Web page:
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Reinstalling OS X 10.6.8 and Migrating Data

390 Views 1 Reply Latest reply: Nov 9, 2012 7:43 PM by Baby Boomer (USofA) RSS
DJWebDUck Level 1 Level 1 (5 points)
Currently Being Moderated
Nov 9, 2012 7:32 PM

My MacBook Pro's HD is running very low on space (<10GB). I don't have any money to upgrade to a bigger HD and now my apps (e.g. iPhoto '11 & Aperture 3) are starting to not work properly. I've repaired both permissions and libraries for each via Disk Utility and holiding down alt + cmd when starting each app. iPhoto crashes while importing a photo and Aperture gets stuck loading assets. This only happens, however, when I use my main personal account on my laptop. When trying it through my Guest Account the problems do not occur.

 

Does anyone know why this is happening and if there is a fix to this?

 

I took it to the Apple Store and after running a few tests, I was told that the best thing for me to do would be to create a new account and then transfer things over.

 

I've tried reinstalling iPhoto but to no avail. With Aperture 3, I have my serial number but I lost my disc when I moved into my new apartment. I have all my stuff backed up on Time Machine and I even have a clone of my HD via SuperDuper! disk cloner. My concern is that my iPhoto & Aperture backups are also corrupted.

 

Ultimately, if I can't figure out why this is happening, I feel that my only solution would be to reinstall OS X and start with a fresh slate.

 

Can anyone suggest any alternative methods or solutions that I may not have tried?

 

Any advice would be greatly appreciated! Thanks!

MacBook Pro, Mac OS X (10.6.8), 17&quot; Intel Core 2 Duo 2.4GHz 4GB RAM
  • Baby Boomer (USofA) Level 9 Level 9 (55,540 points)
    Currently Being Moderated
    Nov 9, 2012 7:43 PM (in response to DJWebDUck)

    You need to do some serious house cleaning by dumping stuff you no longer need and/or want.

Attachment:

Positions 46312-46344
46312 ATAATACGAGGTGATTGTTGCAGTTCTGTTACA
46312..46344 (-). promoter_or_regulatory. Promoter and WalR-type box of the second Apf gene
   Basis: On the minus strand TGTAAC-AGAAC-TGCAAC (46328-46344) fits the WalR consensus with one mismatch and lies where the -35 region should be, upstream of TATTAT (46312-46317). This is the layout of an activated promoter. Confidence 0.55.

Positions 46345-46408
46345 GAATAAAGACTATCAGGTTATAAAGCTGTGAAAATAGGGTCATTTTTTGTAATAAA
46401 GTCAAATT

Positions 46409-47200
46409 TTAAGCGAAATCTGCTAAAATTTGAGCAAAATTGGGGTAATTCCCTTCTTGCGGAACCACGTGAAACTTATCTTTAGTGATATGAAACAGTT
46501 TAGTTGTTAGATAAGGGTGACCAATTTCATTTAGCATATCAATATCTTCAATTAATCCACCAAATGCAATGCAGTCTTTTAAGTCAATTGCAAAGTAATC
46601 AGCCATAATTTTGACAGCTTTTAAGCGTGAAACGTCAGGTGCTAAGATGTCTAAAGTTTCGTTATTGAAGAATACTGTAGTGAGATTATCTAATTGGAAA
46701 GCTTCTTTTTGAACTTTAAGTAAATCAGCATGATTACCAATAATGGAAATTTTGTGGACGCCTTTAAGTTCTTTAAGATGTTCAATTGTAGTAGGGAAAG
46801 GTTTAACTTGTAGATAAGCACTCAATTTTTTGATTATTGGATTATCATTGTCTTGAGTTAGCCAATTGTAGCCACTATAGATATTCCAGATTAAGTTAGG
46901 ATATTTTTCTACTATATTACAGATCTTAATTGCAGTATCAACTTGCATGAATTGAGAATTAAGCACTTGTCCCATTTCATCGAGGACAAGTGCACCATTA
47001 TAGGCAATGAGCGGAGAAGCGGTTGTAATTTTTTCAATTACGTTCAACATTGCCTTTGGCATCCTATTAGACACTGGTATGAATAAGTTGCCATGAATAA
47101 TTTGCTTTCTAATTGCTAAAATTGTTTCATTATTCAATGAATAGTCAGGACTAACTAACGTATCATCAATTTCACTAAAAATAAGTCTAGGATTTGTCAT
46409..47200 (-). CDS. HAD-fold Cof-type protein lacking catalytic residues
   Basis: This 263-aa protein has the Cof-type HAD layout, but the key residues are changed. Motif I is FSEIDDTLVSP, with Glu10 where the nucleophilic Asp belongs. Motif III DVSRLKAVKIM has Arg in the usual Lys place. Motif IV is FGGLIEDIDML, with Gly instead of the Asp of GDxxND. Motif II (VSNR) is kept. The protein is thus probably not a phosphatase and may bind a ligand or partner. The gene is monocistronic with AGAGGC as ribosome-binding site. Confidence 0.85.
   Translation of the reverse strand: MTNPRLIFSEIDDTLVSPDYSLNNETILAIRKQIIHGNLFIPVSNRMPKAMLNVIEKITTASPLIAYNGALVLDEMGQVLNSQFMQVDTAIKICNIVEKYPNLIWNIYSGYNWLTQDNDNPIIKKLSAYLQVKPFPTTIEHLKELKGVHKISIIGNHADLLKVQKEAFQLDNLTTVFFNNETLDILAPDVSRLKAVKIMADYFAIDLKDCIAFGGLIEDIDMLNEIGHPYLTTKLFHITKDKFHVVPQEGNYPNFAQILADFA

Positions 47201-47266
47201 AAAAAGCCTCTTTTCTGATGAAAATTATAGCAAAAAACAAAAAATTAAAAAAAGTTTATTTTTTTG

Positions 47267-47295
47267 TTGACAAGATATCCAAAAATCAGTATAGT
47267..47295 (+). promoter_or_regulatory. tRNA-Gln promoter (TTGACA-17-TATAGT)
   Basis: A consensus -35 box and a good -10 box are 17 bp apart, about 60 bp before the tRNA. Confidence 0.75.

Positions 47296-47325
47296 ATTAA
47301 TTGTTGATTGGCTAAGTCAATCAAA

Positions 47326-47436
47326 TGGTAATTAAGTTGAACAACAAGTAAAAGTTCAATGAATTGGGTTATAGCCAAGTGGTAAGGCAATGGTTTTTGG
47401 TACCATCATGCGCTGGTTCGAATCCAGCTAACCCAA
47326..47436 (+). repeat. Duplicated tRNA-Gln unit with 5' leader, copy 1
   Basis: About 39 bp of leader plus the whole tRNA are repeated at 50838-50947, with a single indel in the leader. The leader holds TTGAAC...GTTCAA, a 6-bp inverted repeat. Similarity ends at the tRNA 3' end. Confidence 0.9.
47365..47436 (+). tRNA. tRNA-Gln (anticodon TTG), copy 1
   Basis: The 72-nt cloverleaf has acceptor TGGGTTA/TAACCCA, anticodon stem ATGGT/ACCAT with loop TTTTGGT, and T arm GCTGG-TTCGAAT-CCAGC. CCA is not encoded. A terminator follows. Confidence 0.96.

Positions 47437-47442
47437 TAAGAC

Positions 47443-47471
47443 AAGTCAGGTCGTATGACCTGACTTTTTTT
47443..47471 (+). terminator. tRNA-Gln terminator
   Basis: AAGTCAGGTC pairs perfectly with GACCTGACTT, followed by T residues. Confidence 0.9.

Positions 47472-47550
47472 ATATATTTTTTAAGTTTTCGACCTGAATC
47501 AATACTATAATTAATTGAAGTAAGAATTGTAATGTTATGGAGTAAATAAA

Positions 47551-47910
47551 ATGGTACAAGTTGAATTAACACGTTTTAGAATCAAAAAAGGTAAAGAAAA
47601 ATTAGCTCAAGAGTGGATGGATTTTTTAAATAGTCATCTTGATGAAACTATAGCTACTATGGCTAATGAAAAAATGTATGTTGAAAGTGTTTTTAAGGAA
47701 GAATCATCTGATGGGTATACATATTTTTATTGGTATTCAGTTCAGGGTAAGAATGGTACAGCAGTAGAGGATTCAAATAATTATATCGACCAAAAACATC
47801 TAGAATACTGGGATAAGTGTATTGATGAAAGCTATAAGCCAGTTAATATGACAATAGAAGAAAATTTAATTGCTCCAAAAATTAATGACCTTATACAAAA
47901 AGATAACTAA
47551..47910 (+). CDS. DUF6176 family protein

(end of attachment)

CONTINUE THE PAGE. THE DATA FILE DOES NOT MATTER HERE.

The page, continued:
Empty the trash!

     

     

    Open up your application folder & go through all your apps.  Trash all the apps you no longer want and/or use.

     

    An easier way to do this is to open the Application folder in list view & press the [b]Command+j[/b] keys.

    In the the dialog that appears, click the "This Window Only" button & the "Calculate All Sizes" check box. Wait a bit until your file & folder sizes have all been calculated, then click the "Size" column to sort your apps from the fattest to the most anorexic.

     

    Get rid of all your photo files you don't want and/or need.  Same goes for those pics off the websites you downloaded (gifs, jpegs, etc.).

     

    Get rid of all your music files you no longer listen too.  Especially, if you already have the actual CDs and/or DVDs or you can later redownload from a website.

     

    Use Spotlight to make sure you got rid of everything.  You can even trash directly from Spotlight!

     

    Drag what you don't want and/or need to the trash.  Better yet, download this neat little shareware app *demo* called AppZapper.  It basically does all the work for you by not only trashing the apps but the apps preference files, caches & all its associated files.

     

    Another software that does the above is AppDelete.  Best of all this software is *free*!